The Rev. T. M'Clatchie of the Church Missionary Society rented a house inside the native city of Shanghai in 1844. Bishop Boone of the American Episcopal Church arrived in 1845. Rev. M. T. Yates of the American Southern Baptist Mission, and Drs. Carpenter and Wardner of the Seventh Day Baptist Mission, arrived in 1847. The American Methodist Episcopal Mission (South) commenced work in Shanghai in 1848, and the American Presbyterian (North) in 1850. The China Inland Mission rented its first house in Shanghai in 1873, and other Missions have followed since, until there are now about twenty Societies working in the city, and the total number of missionaries engaged in evangelistic, medical, literary, and educational work is close on 200.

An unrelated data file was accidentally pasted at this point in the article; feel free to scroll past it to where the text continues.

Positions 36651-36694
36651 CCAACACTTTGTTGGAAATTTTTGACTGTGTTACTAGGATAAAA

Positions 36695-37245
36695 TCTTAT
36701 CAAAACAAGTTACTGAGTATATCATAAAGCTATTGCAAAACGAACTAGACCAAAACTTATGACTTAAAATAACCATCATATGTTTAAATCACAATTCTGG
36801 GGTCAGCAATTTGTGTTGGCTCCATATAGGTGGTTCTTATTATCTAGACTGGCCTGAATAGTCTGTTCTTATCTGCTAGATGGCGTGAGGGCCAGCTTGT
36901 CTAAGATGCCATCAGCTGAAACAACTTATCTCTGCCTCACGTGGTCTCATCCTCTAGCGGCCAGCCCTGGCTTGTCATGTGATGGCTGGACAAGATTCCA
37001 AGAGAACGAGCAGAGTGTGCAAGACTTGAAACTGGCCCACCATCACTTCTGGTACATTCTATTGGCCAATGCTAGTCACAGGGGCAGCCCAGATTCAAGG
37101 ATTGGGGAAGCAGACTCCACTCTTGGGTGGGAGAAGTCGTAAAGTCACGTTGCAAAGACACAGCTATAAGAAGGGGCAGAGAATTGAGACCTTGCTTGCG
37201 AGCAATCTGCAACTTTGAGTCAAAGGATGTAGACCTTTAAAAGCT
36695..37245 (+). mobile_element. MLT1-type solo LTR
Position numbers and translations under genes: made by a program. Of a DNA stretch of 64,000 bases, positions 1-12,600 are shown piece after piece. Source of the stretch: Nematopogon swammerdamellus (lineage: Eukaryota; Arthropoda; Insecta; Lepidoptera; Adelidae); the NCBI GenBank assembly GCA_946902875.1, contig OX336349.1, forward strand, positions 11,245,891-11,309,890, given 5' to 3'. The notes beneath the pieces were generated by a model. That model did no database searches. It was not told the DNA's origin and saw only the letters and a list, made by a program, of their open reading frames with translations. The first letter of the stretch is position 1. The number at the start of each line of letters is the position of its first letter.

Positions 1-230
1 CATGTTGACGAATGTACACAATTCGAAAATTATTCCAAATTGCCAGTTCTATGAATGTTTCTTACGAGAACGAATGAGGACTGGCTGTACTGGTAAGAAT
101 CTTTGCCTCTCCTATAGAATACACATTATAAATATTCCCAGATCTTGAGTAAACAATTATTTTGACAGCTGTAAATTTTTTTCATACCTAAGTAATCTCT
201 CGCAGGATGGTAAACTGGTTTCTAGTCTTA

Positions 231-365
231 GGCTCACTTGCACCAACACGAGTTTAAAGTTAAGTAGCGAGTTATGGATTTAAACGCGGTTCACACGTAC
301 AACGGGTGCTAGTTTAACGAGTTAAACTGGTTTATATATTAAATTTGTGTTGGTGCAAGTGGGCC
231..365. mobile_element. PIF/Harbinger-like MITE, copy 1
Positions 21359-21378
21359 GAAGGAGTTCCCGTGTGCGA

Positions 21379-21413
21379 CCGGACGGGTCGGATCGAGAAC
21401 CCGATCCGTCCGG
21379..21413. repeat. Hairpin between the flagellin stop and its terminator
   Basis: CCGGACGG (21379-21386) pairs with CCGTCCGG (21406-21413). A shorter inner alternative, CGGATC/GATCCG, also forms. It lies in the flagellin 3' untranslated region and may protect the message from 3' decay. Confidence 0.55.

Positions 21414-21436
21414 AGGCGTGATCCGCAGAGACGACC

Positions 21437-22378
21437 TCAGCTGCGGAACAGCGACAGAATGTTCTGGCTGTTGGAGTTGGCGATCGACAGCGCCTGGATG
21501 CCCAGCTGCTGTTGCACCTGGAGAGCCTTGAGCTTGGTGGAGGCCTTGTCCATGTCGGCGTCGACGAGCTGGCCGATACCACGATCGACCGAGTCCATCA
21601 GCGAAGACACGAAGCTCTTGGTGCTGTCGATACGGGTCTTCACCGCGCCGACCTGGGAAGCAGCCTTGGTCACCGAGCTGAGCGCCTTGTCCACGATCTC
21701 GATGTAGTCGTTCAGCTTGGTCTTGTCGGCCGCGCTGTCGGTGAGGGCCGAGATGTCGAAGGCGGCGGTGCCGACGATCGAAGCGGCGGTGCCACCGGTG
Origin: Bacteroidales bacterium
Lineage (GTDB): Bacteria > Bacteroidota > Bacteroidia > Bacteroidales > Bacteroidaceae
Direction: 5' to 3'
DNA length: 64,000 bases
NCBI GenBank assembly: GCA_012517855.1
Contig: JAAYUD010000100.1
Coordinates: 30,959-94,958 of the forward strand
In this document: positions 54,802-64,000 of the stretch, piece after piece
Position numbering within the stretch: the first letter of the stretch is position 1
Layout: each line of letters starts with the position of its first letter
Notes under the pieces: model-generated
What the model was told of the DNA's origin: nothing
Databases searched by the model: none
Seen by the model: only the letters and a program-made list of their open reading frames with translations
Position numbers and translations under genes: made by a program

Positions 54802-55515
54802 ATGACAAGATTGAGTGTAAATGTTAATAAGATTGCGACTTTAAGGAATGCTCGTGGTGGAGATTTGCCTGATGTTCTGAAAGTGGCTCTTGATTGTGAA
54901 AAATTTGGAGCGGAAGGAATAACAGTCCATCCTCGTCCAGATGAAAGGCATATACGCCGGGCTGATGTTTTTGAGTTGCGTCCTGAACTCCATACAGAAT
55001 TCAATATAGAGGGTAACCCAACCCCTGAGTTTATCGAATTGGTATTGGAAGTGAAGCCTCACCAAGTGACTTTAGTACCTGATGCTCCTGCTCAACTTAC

It is impossible even to glance at the manifold activities of the Societies working in Shanghai. The literary work of the Christian Literature Society, combined with the printing establishments of the American Presbyterian Mission and the American Methodist Episcopal Mission, has been to China what the initial impulse is to the great ship as she leaves the stocks to launch herself upon the waves. Such educational institutions as St. John's University (American Episcopal Mission) and the M'Tyiere Girls' Boarding-School (American Methodist Episcopal Mission) not only fulfil the purpose of their existence by turning out Christian men and women educated and equipped for their life-work, but they also serve as models on which the Chinese are shaping their own educational institutions. The well-managed hospitals, St. Luke's (American Episcopal Mission) and the London Mission Hospital, Shantung Road, have often elicited eulogies of approval from enlightened Chinese officials. The ordinary daily preaching in the street chapels is also having a twofold effect. It is not only turning men to righteousness, but is introducing the new and democratic method of direct appeal from the platform to a popular audience.